Sometimes, though, it pays off. Like the old man selling a handful of bamboo fly rods, including a Hardy Fairy, for pennies. Fuck yeah, I bought that Hardy.
I bought it as an "investment," but whatever, fish it sometimes, too. However, I wanted to buy another rod that I could use to fish the shit out of, without concern for its long term condition, in fact I bought it to "beat into submission," based on the way cane nerds talk about their shit.
At the time, I looked at the guys selection of other rods and decided I'd make an offer on a second one. I had it down between a Montague and a South Bend, and the choice was easy: The South Bend.
Why? Because it had the coolest grip I'd ever held.
The "Comficient." Comfortable. Efficient. -Oreno?
Look at this thing, its just the stupidest, simplest thing you can imagine but if you ask me (you did, you're reading this, good as asking) it just fuckin works like claimed. I've got a stupid grip style, my forefinger inevitably rides the spine of the rod with my thumb underneath like I'm pointing up the rod.
|The barely there flies were the focus of this picture.|
Failure-Oreno of subect matter, eh? Err, -oreno...
Its not good. It kinda fatigues and hurts, I think, after a day of casting anything but the rod I picked it up on (an Orvis Superfine 1wt with its petite cigar grip). I try really hard not to use it, but you can't help it.
However, with the Comficient, you can't do it. Not only that, but when your thumb falls into its spot, you can feel the rod (in this case, a 9' 359 HDH which likes a 6wt line) come alive.
Its simplicity belies its utility. It really is comfortable, and it seems to make casting more efficient, to boot, exactly as its comical name would imply. Yet, I've never heard anyone sing its praises. Shit, people rave about the old Fenwick style grip all day (I've very little experience with that), the classic cigar, and just about every alternative (to the ubiquitous reverse half wells, at least) grip style noted.
|I hate the feeling of the old sticker under my thumb, but|
vintage awesome has me keeping it there.
I'm honestly surprised no one has tried to copy this over the years, considering the patent has long expired (not that it would stop anyone from basically copying it anyways, I'm sure). From what reading I've done, it seems that the grip itself lived from 1938 to 1951 in South Bend's catalogue, and since then has expired from popularity except for the secondary bamboo market.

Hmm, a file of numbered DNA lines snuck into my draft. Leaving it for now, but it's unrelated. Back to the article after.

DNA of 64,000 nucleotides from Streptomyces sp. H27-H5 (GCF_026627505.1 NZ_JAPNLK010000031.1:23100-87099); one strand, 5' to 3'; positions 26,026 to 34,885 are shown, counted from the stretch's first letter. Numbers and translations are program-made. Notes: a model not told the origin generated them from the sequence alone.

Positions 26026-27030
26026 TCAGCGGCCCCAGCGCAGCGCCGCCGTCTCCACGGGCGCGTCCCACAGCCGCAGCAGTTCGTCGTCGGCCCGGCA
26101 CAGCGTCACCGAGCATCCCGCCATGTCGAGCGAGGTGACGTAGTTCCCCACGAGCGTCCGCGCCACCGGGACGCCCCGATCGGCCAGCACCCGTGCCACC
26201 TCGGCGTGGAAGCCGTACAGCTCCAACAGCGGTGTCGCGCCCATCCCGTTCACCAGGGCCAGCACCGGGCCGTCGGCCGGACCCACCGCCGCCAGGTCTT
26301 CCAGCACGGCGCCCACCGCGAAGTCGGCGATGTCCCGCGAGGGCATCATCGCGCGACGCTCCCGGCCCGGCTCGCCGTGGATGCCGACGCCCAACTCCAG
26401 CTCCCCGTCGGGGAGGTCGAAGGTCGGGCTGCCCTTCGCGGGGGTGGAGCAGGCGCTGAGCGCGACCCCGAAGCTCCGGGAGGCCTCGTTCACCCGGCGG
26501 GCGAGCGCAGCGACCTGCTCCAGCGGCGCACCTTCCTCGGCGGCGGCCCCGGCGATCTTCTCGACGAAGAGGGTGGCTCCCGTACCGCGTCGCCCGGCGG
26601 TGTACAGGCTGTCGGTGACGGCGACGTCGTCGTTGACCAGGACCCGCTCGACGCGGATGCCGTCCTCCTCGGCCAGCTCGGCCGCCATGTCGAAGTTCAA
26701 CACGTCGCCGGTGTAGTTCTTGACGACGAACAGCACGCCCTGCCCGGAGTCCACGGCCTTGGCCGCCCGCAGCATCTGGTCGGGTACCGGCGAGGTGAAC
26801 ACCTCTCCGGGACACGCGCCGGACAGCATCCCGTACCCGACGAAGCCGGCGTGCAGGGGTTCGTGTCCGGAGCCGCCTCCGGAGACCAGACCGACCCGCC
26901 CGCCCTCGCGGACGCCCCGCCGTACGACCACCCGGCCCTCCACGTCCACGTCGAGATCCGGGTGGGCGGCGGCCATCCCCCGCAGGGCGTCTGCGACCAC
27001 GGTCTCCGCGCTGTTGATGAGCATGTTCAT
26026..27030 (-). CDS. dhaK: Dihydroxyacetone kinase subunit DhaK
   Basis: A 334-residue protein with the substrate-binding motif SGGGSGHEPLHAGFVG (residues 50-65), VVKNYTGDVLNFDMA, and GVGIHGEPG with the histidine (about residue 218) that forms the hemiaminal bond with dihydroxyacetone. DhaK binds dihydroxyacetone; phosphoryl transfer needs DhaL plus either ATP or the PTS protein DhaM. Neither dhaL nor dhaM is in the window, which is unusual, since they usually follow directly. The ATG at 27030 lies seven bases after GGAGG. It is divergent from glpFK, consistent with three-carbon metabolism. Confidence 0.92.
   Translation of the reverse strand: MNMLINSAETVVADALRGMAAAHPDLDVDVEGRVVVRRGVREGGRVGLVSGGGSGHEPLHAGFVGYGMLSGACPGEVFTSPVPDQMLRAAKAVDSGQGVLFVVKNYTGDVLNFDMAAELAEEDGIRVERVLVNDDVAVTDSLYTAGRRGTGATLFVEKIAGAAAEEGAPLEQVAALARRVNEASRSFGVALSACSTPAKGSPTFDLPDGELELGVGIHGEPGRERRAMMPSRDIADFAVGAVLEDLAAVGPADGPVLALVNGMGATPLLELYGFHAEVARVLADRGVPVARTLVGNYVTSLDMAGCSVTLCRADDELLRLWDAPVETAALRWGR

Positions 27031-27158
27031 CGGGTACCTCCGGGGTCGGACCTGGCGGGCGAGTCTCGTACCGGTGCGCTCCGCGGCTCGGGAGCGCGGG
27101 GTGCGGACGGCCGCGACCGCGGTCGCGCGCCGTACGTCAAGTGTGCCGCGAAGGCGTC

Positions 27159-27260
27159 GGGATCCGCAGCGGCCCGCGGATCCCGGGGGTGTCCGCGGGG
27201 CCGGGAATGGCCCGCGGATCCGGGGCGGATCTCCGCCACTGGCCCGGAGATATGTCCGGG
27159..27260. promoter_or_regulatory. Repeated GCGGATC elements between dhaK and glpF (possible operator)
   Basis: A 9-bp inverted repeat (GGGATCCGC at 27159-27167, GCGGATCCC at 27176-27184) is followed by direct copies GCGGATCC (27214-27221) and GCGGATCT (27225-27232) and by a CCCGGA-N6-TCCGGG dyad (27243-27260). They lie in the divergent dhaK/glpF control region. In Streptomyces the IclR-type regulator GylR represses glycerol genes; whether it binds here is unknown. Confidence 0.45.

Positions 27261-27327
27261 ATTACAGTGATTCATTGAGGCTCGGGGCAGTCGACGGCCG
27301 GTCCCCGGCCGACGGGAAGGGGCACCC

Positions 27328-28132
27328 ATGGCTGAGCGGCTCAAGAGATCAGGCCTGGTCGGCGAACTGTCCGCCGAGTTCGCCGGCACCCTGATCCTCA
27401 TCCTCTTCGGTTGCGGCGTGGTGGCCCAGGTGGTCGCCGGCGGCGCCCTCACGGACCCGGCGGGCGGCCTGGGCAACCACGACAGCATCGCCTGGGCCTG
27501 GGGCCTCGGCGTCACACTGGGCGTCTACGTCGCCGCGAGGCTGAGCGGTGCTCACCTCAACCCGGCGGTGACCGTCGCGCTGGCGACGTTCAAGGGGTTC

For the life of me, I can't figure out why.
When I bought it, I thought it was a novelty, but one I wanted to investigate. Since then, I've since determined that in any point I can fashion my own custom grip on a heavier rod (I'm looking at you, Kabuto 8053 blank!) its going to be one of these. It should be simple enough, a light application of Dremel where the thumb falls, and that should be that.
So, with that said, consider this to be a brief ode to dead technology, the Comficient grip, that which started life as the Sturgis grip, briefly existed as the Young grip, and then caused a patent war with South Bend.
|Count the different colours. Makes you wonder what's real|
and what's just accumulated dirt, eh?Also, jasper thread!
I look forward to resurrecting you in the future.
For further reading, an article by Todd Larson appears here, including the original patent drawings of the Sturgis grip.
As far as fishability, the ole South Bend 359 is surprisingly fun. Tosses a modern 6wt line (the cheapest one I could find, an LL Bean tagged Air Cel WF) although its tiny little guides could be significantly bigger. Matter of fact, the guys at Clark's, while generally downplaying the restorability of the SB, comment that more (like twice as many) and bigger guides enhance its feeling.
Hell, to put a finer point on it, I had to replace a guide. I used the second-from-top guide off a broken graphite tip for lowest snake position on the 359, and it not only fits in, but is marginally bigger than the neighbour snake.
|See, shit's just right.|
The 3 in 359 means "dry fly action," so take that for what its worth. It definatly casts 'em, though. The day I took the photos of the grip in order to sing its praises I spent tossing size 18 BWOs, as well as a cast of three winged wets (the South Bend #59, for the record, is the "wet fly action." I can't imagine how floppy it must be 80 years later). You can definatly throw line to trout fishing distance though, one friend (who commonly uses a Orvis tip flex Helios) commented that "this would be a great rod if you're stoned." I think that's a good thing?
If I cared more, I'd go through the efforts of upgrading the hardware, but I don't really care that much. I like it for what it is. Its fun to use as is, and there's nothing like fishing with grand dad's ole 359 and 1496.
Well, not my grand dad's. Someone's though, I figure.
Now, could someone explain the South Bend affection for putting the -Oreno tag on everything they sold?